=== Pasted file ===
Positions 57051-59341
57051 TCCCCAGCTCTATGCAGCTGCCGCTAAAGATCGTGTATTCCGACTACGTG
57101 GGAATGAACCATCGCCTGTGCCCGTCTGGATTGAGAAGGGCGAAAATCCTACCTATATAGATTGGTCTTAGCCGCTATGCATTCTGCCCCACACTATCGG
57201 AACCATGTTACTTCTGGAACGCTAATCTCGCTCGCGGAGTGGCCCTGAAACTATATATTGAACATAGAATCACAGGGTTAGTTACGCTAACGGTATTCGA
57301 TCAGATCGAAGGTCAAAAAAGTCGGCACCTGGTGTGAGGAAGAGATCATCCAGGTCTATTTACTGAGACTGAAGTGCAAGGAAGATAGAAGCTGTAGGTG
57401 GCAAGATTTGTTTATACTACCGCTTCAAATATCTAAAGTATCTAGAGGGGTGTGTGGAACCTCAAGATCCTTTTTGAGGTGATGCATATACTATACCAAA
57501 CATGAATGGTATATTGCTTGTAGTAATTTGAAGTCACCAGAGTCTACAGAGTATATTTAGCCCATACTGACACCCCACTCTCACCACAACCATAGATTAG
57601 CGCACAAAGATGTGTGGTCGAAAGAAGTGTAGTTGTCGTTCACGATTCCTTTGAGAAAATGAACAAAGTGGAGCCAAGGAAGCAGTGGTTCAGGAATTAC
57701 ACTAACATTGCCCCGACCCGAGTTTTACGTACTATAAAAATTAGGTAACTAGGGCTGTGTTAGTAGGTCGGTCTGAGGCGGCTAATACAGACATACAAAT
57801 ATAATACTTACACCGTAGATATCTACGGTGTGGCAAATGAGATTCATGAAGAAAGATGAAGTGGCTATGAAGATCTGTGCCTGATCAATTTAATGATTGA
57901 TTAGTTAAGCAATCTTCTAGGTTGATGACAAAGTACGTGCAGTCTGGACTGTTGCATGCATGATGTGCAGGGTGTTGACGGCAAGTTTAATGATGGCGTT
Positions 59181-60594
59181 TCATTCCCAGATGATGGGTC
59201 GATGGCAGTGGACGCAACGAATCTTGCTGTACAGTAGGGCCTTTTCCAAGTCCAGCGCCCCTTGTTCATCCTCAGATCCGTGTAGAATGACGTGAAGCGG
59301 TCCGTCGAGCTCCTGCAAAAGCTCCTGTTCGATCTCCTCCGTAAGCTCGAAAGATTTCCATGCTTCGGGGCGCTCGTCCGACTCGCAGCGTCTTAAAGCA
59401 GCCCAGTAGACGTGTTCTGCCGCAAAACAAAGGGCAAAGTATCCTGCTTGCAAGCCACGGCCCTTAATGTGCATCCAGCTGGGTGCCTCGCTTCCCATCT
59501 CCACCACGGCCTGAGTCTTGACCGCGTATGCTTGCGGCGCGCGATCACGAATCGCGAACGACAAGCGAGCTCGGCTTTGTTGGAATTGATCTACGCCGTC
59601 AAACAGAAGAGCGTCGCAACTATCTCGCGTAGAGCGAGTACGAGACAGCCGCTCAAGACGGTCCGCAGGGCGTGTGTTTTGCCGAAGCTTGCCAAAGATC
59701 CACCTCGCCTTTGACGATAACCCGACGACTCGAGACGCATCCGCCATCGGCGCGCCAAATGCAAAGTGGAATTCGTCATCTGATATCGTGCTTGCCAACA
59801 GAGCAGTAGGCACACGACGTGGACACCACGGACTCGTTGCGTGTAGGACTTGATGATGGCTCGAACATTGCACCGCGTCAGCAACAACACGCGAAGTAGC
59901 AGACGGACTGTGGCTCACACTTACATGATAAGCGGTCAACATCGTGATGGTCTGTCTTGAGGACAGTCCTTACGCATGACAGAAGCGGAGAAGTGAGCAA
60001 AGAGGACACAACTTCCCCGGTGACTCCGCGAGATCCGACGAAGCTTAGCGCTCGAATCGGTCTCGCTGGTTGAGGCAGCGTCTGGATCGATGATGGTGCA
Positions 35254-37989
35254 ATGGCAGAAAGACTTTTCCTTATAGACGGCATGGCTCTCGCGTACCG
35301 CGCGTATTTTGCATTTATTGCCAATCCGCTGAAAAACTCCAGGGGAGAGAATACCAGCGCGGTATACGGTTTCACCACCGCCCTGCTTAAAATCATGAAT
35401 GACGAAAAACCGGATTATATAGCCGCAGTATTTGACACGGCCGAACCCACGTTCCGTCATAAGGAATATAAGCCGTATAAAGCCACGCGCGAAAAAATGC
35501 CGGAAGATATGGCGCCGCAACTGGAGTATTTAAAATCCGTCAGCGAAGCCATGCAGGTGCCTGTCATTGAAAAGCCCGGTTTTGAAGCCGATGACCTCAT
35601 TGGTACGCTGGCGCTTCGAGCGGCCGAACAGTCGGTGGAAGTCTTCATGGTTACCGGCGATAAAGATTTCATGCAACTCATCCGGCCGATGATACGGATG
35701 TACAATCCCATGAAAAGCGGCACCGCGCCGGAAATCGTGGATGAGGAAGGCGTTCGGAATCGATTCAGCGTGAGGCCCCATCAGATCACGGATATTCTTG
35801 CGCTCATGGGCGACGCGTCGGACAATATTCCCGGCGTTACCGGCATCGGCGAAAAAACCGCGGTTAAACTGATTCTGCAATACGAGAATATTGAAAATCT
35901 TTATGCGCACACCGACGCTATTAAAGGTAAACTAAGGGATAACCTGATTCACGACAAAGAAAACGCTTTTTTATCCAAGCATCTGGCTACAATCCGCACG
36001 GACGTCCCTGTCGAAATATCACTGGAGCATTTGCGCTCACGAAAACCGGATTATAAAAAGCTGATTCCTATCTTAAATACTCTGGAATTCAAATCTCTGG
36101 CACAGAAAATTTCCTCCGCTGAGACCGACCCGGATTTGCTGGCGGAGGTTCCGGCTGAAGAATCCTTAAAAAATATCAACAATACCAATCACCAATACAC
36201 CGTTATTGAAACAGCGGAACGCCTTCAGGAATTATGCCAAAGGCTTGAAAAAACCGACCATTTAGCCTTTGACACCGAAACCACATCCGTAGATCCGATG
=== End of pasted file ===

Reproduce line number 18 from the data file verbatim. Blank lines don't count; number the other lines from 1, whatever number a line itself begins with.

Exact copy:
59601 AAACAGAAGAGCGTCGCAACTATCTCGCGTAGAGCGAGTACGAGACAGCCGCTCAAGACGGTCCGCAGGGCGTGTGTTTTGCCGAAGCTTGCCAAAGATC